Posted by: ericgrimsrud | December 25, 2012

AGW is our most important “short term” problem

Yes,  this is true as indicated in the figure below:


These are a serious of curves that follow the information provided by Kevin Anderson four posts ago.  I have drawn them myself here in a manner that hopefully conveys his major point.  That is, addressing AGW is really a short-term and immediate issue.

The point being made here follows on the heals of a previous Post called, “Its the Cumulative Emissions, Stupid!”.  First note the known emission rates prior to TODAY shown by the black curve in the figure. The area under this curve, shown by red hash marks, represent the amount of Total Emissions from the beginning of the Industrial Period up to the present. We know that those total emissions were about 500 gtons of carbon (in the form of carbon dioxide). We also know that those emissions have and will cause about 1.0 degrees C of warming (of which about 0.8 C has already occurred). If we hope to limit total Industrial Age warming to a maximum of 2.0 C, it is widely thought that we must limit total emissions to about  1,000 gtons carbon. That is, we must not emit more than another 500 gtons C in the future. Because the excess CO2 stays in the atmosphere so long (several centuries), it does not matter when in the next century or two we emit that 500 gtons of additional carbon. This is simply the total we will be allowed to emit in the future if we want future warming to be less than 2 degrees C (3.6 degrees F)

Now what if we immediately stop our increase in emissions today and then decrease them continuously as shown by the blue line in the figure. With this plan we would have to drasctically reduce annual emissions as shown in the next 100 years. Because the blue line is the mirror image of the black line representing our known past emissions, the area under the blue line would also represent 500 gtons of carbon. Therefore, by this plan our objective of limiting total emissions over all time since the beginning of the Industrial Period would be achieved. This would not be easy, however.   It would be very challenging to reduce annual emissions as shown by the blue line .  Nevertheless, we will see also see that this would undoubtedly provided our easiest route if we want the reduce total warming to 2.0 C.

Next, let’s move on to consider future annual emissions as represented by the green curve. This one is more realistic in that it shows that annual emissions are still increasing exponentially today. That, indeed, is what is presently happening due a continuation of Business as Usual in the developed countries due to the increased globalization of world markets and especially that of China.  A CO2 molecule emitted in China, of couse, has the same effect as one emitted anywhere – it is the Global Cumulative Emissions that count. For the green curve, I have assumed that annual emissions will finally peak and turn around in about +15 years from now. Then I completed the downward motion of the green curve so that the total area under the green line is again the same as that under the black curve – that is, a total area under the green curve that would again be equivalent to the allowed future cumulative emissions of 500 gtons. Note how much faster annual emissions would have to be cut following that peak year 15 years from now. Cutting annual emissions that much and that quickly would be even much more difficult than those shown by the blue curve.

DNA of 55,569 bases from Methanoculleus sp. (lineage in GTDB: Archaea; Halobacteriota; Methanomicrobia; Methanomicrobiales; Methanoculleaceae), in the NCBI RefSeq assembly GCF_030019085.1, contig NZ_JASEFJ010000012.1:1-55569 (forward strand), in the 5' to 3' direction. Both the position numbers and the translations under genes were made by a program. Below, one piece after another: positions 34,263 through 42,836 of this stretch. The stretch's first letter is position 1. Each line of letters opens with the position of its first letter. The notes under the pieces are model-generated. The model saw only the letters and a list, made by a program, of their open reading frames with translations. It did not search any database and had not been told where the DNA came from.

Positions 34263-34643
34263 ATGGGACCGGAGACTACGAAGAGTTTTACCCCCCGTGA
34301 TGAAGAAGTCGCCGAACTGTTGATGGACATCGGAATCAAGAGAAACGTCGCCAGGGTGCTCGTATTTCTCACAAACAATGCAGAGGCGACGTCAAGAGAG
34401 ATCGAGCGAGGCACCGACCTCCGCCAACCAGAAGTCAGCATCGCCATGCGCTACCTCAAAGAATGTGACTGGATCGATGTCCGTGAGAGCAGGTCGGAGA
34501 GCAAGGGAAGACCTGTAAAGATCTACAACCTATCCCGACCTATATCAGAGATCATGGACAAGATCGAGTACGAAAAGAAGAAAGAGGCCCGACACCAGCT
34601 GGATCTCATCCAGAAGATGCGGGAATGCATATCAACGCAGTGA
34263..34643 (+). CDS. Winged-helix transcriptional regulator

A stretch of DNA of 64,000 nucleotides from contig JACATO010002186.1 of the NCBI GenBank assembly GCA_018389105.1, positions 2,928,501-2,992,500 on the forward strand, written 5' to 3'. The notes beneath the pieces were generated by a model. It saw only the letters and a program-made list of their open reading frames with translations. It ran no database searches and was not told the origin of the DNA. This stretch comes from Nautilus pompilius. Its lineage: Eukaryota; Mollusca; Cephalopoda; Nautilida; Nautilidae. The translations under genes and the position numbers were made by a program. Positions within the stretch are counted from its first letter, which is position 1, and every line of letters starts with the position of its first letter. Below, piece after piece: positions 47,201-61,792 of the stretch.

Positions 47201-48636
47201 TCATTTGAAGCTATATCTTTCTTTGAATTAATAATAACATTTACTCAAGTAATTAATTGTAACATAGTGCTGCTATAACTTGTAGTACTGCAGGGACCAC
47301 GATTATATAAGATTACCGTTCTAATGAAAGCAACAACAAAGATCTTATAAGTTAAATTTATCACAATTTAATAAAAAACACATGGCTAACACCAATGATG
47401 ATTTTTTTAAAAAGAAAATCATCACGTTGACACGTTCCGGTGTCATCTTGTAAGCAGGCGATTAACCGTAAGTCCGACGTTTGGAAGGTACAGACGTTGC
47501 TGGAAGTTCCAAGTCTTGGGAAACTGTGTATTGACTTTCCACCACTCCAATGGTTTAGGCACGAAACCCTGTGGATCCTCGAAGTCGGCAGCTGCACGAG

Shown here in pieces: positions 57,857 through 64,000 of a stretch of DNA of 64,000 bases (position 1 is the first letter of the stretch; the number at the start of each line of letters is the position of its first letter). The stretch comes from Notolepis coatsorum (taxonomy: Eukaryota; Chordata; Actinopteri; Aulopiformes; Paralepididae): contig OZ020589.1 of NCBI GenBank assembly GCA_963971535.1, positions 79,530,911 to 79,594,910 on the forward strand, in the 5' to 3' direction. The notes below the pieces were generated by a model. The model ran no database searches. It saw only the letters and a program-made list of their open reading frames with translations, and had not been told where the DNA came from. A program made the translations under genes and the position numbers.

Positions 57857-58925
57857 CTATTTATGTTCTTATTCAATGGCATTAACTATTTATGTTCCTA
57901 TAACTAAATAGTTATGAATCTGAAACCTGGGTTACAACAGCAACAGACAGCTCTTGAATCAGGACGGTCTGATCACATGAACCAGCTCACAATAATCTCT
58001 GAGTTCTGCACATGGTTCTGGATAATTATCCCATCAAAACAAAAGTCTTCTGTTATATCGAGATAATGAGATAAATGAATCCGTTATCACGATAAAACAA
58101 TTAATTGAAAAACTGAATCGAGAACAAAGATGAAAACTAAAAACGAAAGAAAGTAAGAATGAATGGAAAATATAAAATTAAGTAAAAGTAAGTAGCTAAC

Finally, let’s see what happens if we allow annual emissions to continue to increase for +25 more years as shown by the red curve.  Note that the cut in annual emissions after that peak year would then have to be literally precipitous and immediate after that peak year just 25 years hence if, again, total future cumulative emissions were to be held to 500 gtoms carbon.  That is, annual emissions of about 10 gtons per year would have to go to near zero within just a few years.  That would, of course, be practically impossible and could not be done.  In that case, we would undoubltedly have to admit that we can not hold future temperature increases to 2 degrees C. This admission is already occurring, in fact, because of the general consensus that we probably will not manage to reduce annual emissions in a manner shown by the blue or the green curves either. That is, we have perhaps already waited taoo long to limit our total emission to 1,000 gtons of carbon.
Nevertheless, the message of the figure we are discussing still applies. That is, if we change our goal to limiting future warming to 2.5 degrees C, for example, then our total allowed cumulative emissions would be about 1,250 gtons and our allowed future emissions would be 750 gtons instead of 500 gtons. In that case, it would still be advantageous to move the Peak Year forward in time as much as possible so that the required decrease in annual emission thereafter would be physically possible.  How and whether existing civilizations could withstand a warming level of 2.5 degrees C would be a separate and good question that would also then have to be addressed.

Botttom Line:  The Peak Year must be made As Soon As Possible and the closer it is to Today, the more feasible (or should I say possible) future required reductions in annual emissions will be.  So yes, addressing AGW is our greatest short term challenge.  We simply must begin to take forceful action on this problem right now and throughout this present decade.

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